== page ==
Two exciting new discoveries made during archaeological excavations in the City of David, Jerusalem, were released to the public on Sunday. The finds—a blue agate seal and a clay seal impression—are circa 2,600 years old and were uncovered by Israeli archaeologist Yuval Gadot and Yiftah Shalev’s team during the ongoing Givati Parking Lot excavation.
Of the two items announced in the Israel Antiquities Authority’s press release, the burnt clay seal impression has attracted the most interest. The inscription reads: “Belonging to Nathan-Melech, Servant of the King.” The name Nathan-Melech appears only once in the biblical account (2 Kings 23:11)—he was an official in King Josiah’s royal court. The bulla dates to the same time period (seventh century b.c.e.) and confirms the existence of this individual.
The verse in 2 Kings describes King Josiah’s purge of idolatry and reinstatement of true worship in Judah: “Then he removed the horses that the kings of Judah had dedicated to the sun, at the entrance to the house of the Lord, by the chamber of Nathan-Melech, the officer who was in the court; and he burned the chariots of the sun with fire” (2 Kings 23:11; New King James Version).
The bulla title of “servant,” eved, is different from the title expressed in the biblical text (saris, translated as “official,” “chamberlain” or “eunuch”). However, “servant” is a more generic label for an official, which would certainly cover the biblically described position of Nathan-Melech. It is also spelled with fewer Hebrew letters—an important consideration when carving a title onto a small seal-stamp.
Dr. Anat Mendel-Geberovich said that the lack of a surname on the bulla indicates this historical character was well known and of notable importance. This would also fit with the biblical figure, who was a high-ranking official of his day, and who also lacks a formal surname, or “son of,” attribution. The given name “Nathan-Melech” could have signified “Nathan of Melech.” 1 Chronicles 8:35 lists Melech as the great-grandson of Saul and brother to King Ahaz, who ruled in the eighth century b.c.e. Nathan-Melech could have received this name because he was a descendant of this same Melech.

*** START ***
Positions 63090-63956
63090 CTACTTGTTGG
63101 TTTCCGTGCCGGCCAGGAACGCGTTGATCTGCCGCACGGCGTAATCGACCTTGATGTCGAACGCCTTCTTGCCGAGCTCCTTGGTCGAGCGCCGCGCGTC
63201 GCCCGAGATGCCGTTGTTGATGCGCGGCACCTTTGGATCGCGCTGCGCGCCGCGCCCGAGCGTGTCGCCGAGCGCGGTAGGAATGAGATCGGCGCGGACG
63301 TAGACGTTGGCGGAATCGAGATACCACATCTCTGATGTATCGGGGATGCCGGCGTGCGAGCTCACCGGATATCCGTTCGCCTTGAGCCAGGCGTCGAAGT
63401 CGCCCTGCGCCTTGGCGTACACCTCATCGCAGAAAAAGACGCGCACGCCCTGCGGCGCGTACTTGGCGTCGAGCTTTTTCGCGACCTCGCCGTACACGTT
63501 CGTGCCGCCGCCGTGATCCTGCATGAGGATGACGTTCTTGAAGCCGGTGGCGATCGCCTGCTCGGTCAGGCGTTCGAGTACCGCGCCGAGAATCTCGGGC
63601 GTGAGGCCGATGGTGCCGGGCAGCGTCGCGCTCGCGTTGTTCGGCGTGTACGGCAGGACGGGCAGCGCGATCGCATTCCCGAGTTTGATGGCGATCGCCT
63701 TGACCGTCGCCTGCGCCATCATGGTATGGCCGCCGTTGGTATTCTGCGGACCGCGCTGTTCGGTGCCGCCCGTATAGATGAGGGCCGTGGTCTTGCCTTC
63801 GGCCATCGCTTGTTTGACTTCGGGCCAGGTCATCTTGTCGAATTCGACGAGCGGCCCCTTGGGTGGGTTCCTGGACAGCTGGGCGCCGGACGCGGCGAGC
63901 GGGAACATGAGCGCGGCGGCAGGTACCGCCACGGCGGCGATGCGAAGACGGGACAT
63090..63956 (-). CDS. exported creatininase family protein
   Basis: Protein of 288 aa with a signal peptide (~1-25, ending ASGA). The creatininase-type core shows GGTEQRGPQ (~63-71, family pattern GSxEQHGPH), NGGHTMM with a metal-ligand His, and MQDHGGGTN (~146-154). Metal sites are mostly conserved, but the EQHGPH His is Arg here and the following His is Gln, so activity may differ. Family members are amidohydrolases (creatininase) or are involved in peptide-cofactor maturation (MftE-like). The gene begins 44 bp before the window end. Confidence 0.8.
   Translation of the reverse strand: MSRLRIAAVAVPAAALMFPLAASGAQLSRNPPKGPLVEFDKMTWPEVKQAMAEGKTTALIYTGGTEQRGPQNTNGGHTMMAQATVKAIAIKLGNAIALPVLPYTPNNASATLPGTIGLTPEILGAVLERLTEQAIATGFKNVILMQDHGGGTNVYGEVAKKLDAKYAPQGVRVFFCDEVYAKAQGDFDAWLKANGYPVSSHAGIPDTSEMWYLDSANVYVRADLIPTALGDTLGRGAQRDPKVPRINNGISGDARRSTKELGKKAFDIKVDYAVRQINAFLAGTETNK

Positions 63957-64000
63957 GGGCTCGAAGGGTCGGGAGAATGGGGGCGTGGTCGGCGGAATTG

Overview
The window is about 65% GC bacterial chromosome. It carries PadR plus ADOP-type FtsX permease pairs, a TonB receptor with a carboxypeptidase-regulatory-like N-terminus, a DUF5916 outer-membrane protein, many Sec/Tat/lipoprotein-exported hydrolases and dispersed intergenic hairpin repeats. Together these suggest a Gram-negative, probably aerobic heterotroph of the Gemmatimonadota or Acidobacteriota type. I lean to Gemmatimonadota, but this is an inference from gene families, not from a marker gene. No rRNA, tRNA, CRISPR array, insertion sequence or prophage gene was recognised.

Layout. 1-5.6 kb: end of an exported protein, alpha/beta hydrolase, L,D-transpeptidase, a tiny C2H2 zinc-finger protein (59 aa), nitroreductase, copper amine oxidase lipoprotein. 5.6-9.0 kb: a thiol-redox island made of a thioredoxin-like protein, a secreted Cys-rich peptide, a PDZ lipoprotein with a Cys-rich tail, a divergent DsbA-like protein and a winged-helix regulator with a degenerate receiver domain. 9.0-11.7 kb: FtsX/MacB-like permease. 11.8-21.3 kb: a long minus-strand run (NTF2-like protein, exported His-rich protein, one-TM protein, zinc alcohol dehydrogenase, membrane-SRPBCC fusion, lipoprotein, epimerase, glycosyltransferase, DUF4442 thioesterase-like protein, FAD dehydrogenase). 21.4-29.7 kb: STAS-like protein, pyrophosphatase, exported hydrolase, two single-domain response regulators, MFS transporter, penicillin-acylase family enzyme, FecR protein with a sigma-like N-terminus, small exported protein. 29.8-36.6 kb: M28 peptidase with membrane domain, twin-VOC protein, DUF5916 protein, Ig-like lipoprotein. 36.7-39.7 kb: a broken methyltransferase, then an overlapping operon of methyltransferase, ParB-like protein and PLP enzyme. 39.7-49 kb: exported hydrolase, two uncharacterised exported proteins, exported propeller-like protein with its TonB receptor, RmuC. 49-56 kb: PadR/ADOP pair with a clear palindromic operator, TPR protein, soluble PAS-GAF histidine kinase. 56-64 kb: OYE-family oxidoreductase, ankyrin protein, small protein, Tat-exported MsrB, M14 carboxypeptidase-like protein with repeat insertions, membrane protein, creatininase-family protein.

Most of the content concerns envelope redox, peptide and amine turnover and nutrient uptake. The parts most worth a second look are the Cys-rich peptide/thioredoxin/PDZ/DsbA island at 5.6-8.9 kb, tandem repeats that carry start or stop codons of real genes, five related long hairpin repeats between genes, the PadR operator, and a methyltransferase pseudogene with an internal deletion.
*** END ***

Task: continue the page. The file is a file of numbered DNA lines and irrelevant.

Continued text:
A parallel seal impression to the Nathan-Melech seal had previously surfaced on the Antiquities Market (Deutsch, 1997). However, due to the fact that it is of unknown provenance, it could not be conclusively proved as authentic. The discovery of this new bulla in a controlled, scientific excavation proves the authenticity of the first and highlights the importance of finding artifacts in their historical context.
The other item released on Sunday, a blue stone seal, bears the inscription “Belonging to Ikar, son of Matanyahu.” The name Matanyahu (or Mattaniah) is used 16 times throughout the Hebrew Bible. Most significantly, it was the original name of King Zedekiah; his name was changed when King Nebuchadnezzar installed him as a puppet king (2 Kings 24:17). Considering that Zedekiah was an older man when he became king, and considering the dating of the seal (late seventh to early sixth century b.c.e.) and that it belonged to a high-ranking official, it is very possible that it refers to this same Zedekiah—Mattaniah himself—thus belonging to a son of the eventual king. If this is the case, then this potential heir met his grisly demise upon Nebuchadnezzar’s destruction of Jerusalem around 586 b.c.e.: “And they slew the sons of Zedekiah before his eyes, and put out the eyes of Zedekiah, and bound him with fetters of brass, and carried him to Babylon” (2 Kings 25:7).